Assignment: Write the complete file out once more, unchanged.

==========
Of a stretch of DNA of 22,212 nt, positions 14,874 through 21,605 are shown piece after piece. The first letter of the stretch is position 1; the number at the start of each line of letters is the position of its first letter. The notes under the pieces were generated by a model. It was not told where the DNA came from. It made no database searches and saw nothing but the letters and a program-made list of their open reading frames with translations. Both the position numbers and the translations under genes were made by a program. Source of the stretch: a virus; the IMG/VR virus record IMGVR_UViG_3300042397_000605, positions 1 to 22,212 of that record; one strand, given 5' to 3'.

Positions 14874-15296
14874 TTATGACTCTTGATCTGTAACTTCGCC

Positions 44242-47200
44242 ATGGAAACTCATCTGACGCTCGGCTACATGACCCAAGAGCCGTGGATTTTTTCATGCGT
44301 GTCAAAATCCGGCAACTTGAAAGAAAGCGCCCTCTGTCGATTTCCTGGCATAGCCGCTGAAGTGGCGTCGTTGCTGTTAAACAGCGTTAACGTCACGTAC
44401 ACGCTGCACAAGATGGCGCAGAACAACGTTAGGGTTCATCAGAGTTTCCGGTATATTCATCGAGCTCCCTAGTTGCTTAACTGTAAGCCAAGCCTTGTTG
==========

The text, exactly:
Of a stretch of DNA of 22,212 nt, positions 14,874 through 21,605 are shown piece after piece. The first letter of the stretch is position 1; the number at the start of each line of letters is the position of its first letter. The notes under the pieces were generated by a model. It was not told where the DNA came from. It made no database searches and saw nothing but the letters and a program-made list of their open reading frames with translations. Both the position numbers and the translations under genes were made by a program. Source of the stretch: a virus; the IMG/VR virus record IMGVR_UViG_3300042397_000605, positions 1 to 22,212 of that record; one strand, given 5' to 3'.

Positions 14874-15296
14874 TTATGACTCTTGATCTGTAACTTCGCC

Positions 44242-47200
44242 ATGGAAACTCATCTGACGCTCGGCTACATGACCCAAGAGCCGTGGATTTTTTCATGCGT
44301 GTCAAAATCCGGCAACTTGAAAGAAAGCGCCCTCTGTCGATTTCCTGGCATAGCCGCTGAAGTGGCGTCGTTGCTGTTAAACAGCGTTAACGTCACGTAC
44401 ACGCTGCACAAGATGGCGCAGAACAACGTTAGGGTTCATCAGAGTTTCCGGTATATTCATCGAGCTCCCTAGTTGCTTAACTGTAAGCCAAGCCTTGTTG